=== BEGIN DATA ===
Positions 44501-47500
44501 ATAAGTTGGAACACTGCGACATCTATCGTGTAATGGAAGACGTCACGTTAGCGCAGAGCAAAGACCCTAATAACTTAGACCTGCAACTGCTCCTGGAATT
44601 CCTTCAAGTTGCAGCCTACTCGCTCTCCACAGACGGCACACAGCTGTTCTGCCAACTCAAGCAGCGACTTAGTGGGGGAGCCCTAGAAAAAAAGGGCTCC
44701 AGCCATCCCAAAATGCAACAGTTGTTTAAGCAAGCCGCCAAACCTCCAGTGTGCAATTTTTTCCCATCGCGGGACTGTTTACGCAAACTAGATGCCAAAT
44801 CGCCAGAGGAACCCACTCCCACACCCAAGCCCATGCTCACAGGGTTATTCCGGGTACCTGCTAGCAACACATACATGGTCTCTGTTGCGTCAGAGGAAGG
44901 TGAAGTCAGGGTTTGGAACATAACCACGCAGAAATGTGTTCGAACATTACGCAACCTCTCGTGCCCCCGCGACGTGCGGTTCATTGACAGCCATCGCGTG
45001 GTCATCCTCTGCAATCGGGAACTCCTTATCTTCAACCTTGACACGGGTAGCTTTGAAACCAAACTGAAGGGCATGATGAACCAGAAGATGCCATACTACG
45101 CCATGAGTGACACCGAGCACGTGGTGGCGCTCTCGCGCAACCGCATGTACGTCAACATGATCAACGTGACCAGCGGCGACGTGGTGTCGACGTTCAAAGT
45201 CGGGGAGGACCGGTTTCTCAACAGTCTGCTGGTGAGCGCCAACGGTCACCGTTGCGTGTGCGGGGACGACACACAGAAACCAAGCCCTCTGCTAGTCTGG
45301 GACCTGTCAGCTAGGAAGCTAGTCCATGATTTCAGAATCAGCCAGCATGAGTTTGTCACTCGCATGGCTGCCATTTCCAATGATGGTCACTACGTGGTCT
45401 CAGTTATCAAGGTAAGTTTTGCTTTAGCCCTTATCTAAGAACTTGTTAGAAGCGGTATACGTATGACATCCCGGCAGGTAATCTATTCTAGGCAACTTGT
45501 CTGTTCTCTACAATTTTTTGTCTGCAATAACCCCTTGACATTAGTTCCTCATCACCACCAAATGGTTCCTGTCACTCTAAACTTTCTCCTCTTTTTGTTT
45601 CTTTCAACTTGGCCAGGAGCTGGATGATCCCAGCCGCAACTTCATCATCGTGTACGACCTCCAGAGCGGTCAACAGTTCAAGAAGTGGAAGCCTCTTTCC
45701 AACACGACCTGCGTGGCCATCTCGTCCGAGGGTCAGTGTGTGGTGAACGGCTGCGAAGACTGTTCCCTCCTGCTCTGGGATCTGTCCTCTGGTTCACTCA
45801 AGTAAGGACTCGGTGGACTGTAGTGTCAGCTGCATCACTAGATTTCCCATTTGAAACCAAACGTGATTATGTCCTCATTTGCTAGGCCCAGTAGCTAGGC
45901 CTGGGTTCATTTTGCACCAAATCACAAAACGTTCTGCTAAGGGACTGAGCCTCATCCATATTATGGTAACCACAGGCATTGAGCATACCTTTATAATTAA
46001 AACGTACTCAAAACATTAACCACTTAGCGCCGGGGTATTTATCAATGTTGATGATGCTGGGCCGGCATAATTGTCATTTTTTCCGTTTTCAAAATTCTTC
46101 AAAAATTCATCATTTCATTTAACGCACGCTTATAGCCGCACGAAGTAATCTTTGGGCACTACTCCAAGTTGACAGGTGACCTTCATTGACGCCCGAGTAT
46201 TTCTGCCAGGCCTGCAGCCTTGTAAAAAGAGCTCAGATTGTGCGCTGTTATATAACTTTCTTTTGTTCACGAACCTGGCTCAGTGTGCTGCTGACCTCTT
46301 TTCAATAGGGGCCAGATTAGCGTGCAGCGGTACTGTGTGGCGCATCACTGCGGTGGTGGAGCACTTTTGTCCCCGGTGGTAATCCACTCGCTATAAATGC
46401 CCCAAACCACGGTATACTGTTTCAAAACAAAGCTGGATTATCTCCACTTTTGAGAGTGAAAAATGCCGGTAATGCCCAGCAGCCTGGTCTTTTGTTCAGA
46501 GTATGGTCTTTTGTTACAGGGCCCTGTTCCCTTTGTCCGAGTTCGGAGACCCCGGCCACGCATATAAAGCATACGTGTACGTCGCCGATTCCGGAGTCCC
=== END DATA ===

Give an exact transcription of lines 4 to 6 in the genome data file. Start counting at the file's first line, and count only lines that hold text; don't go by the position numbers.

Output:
44701 AGCCATCCCAAAATGCAACAGTTGTTTAAGCAAGCCGCCAAACCTCCAGTGTGCAATTTTTTCCCATCGCGGGACTGTTTACGCAAACTAGATGCCAAAT
44801 CGCCAGAGGAACCCACTCCCACACCCAAGCCCATGCTCACAGGGTTATTCCGGGTACCTGCTAGCAACACATACATGGTCTCTGTTGCGTCAGAGGAAGG
44901 TGAAGTCAGGGTTTGGAACATAACCACGCAGAAATGTGTTCGAACATTACGCAACCTCTCGTGCCCCCGCGACGTGCGGTTCATTGACAGCCATCGCGTG